This was at the heart of the UK government’s world-leading strategy when it was introduced back in 2016. A revised EU payment services directive (PSD2) gave it legal teeth, mandating that all payment account providers in the region provide third-party access for customers that want it. The push is also about reducing banking fees and enhancing financial inclusion, of course, but it’s in competition and innovation that the benefits really shine for businesses.

Access to real-time financial data via open APIs has already resulted in a range of new services which are helping businesses ride out the current economic storm. Whether it’s capabilities that can help freelancers prove loss of income to receive targeted loans, or services designed to streamline business processes to reduce costs and fraud — examples of innovation are endless.

What’s more, it’s already global. Aside from the PSD2, open banking rules are taking shape in Australia, New Zealand, Japan, Singapore, Hong Kong, Mexico and elsewhere. According to frequently cited Gartner predictions, regulators in around half of the G20 countries will create an open banking API regime over the coming year.

In the UK alone this is set to create a £7.2 billion revenue opportunity by 2022, with 71% of SMBs and 64% of adults expected to adopt it by then, according to PwC.

Making expenses pay

Corporate expenses and travel management might not be an area one immediately associates with high levels of innovation. But here too, open banking is having a profound impact. By combining automation, in-app approvals, integration with corporate policy and secure open banking APIs, companies like Sweep are offering new ways to solve old problems.

Part of the legacy challenge relates to productivity. Managing corporate travel costs and expenses was cited last year as the biggest concern of the UK’s small and mid-sized firms. Separate research claimed that SMBs are estimated to lose over £8.7 billion annually due to the time it takes employees and managers to complete these menial tasks. By automatically integrating real-time corporate bank account information into an easy-to-use app, we can save up to 15 hours a month on data input and travel administration per employee. That’s all time they could be spending on growing the business.

Another key area of concern is fraud. According to some estimates, fraudulent expenses claims could be costing UK firms £1.9 billion each year. In the US, the figure could be approaching $3 billion annually. Whether it’s the result of submitting expense claims for personal purchases, claiming for additional mileage on work trips, or over-claiming for other items, it all adds up. What’s more, fraud tends to spike particularly during times of recession, when normally diligent employees look for ways to supplement their income.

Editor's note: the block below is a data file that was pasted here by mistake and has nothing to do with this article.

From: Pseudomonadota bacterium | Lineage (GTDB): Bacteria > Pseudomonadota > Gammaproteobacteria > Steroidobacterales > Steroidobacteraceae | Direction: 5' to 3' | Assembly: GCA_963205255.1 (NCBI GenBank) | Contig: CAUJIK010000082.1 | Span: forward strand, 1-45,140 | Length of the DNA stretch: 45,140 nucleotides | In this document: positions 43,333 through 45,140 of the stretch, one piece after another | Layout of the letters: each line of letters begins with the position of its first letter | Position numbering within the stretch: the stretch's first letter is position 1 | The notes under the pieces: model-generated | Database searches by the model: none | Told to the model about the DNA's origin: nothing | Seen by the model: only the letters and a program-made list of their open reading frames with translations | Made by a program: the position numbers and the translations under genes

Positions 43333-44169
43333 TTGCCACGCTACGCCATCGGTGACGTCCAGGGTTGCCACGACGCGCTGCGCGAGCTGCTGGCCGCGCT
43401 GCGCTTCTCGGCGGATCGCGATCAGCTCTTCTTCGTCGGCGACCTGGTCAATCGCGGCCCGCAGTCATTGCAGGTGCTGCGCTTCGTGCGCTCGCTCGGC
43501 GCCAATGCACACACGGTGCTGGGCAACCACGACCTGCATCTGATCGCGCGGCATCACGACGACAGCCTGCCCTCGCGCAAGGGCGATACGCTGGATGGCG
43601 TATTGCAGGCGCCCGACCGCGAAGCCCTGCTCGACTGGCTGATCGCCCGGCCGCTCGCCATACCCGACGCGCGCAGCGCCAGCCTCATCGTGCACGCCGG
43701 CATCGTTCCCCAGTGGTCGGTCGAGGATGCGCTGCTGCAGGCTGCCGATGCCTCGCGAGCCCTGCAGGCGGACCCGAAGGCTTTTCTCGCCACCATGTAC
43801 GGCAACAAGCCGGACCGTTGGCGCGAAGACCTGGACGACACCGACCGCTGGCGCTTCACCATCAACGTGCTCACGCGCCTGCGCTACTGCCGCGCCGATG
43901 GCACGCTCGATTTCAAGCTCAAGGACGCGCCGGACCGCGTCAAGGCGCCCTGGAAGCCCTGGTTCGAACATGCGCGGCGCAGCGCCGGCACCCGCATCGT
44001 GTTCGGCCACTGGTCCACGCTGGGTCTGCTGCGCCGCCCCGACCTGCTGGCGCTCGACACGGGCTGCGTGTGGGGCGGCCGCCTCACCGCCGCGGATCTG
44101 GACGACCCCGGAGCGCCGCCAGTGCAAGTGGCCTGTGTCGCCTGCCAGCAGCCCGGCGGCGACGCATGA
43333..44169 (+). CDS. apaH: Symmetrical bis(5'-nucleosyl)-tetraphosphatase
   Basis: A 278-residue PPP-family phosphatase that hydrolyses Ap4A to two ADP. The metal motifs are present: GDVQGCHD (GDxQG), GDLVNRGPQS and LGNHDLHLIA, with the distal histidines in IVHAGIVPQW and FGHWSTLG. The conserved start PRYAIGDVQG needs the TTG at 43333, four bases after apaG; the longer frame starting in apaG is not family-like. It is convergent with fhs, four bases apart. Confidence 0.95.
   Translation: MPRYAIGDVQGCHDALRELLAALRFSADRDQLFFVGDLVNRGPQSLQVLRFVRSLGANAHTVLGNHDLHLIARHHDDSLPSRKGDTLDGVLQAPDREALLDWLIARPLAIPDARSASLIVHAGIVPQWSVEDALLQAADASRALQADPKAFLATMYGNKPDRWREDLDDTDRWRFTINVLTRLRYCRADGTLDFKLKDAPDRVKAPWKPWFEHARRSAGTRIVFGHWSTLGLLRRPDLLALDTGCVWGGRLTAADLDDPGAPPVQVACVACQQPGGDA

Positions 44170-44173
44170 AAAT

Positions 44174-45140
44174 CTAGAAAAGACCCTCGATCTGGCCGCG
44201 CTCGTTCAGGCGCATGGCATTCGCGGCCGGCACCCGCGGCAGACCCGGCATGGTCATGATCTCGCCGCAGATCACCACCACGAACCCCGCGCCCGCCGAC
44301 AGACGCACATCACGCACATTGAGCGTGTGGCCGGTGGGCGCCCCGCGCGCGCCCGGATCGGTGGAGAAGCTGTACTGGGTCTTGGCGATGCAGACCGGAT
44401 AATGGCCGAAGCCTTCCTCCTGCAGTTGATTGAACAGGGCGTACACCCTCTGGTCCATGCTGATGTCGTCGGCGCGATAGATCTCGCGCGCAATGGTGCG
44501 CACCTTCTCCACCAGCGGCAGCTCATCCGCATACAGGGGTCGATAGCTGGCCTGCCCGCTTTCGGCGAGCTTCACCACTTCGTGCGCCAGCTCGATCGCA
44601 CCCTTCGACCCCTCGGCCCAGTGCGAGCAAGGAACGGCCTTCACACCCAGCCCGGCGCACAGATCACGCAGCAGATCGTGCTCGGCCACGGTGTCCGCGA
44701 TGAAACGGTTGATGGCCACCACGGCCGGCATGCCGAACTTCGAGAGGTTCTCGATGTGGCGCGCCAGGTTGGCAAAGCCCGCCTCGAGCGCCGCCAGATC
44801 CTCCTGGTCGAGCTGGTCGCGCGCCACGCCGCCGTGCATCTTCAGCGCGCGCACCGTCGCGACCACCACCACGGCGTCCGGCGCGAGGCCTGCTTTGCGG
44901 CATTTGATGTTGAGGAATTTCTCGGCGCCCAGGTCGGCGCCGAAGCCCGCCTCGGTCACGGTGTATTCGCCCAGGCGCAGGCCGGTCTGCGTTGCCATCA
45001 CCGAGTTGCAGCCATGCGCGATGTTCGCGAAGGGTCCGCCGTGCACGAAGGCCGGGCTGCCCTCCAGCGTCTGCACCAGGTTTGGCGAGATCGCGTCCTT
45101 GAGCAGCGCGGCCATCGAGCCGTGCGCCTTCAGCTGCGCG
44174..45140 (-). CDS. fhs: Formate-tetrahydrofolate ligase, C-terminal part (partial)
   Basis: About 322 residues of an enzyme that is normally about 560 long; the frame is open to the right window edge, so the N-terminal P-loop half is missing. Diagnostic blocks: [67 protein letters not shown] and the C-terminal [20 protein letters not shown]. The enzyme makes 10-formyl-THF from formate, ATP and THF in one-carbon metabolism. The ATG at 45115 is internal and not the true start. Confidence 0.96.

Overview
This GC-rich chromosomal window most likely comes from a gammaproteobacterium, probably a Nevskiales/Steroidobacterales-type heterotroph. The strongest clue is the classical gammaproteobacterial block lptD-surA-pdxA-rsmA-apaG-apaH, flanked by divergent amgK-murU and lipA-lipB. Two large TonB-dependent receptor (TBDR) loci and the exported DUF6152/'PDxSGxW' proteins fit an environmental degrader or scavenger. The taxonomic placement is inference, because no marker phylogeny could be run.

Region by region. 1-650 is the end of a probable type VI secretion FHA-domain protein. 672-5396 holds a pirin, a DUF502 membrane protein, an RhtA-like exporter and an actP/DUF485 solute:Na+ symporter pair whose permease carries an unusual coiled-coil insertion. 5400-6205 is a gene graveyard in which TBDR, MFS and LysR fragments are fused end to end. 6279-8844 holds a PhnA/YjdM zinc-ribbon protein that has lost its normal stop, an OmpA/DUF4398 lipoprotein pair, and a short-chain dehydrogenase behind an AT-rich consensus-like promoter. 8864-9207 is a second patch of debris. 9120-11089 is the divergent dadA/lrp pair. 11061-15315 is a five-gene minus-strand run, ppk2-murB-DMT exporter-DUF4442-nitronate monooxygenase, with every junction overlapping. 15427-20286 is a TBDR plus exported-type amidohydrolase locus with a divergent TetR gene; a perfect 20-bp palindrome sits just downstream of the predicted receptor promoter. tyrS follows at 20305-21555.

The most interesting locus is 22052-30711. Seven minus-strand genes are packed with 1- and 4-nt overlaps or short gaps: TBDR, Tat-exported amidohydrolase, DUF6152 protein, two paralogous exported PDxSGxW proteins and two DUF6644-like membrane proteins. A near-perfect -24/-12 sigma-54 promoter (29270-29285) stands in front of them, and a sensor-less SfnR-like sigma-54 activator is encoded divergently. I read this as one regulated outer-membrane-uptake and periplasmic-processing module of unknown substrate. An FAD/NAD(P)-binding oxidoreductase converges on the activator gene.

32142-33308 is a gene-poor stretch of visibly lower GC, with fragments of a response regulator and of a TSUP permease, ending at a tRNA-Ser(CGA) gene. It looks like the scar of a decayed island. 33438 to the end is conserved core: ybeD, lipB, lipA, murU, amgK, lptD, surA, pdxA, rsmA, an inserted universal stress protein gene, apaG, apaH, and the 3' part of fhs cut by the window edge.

In this use case too, there are benefits to be had from open banking-powered solutions. Traditional manual processes offer too many gaps that can be exploited by fraudsters. Submitting paper receipts to finance departments — which must then input the information into spreadsheets or accounting software — is slow, error-prone and lacks accountability. However, with modern digital systems, transactions are automatically fed through from bank account to expense management platform. Here they are seamlessly checked according to policy and automatically approved, rejected or flagged for further investigation.

The future’s open

Thanks to the power of open banking, innovative fintech use cases like this are transforming operational challenges into opportunities to cut costs and fraud risks, improve employee productivity and become more strategic. With real-time data fed through from corporate bank accounts, finance directors can better understand spending patterns, react with greater agility and gain the insight they need to run their businesses more efficiently.

So what of the future? The good news is that open banking is only just getting started. As more sophisticated machine learning algorithms are developed, it has the potential for even greater disruption by empowering SMEs with predictive analytics and forecasting tools, or more accurate fraud checks, for example. Those in Europe may benefit most as PSD2 allows businesses to use tools that work seamlessly and securely across markets, without requiring any duplication of work.

In fact, open banking is not just good for individual SMEs, it’s important for Europe as a whole if we are ever to nurture successful digital unicorns to compete with those coming out of the US and China.

Open banking been described in the past as a quiet revolution. With the right buy-in from business and the continued innovation of digital platforms, it may soon become a full-throated roar.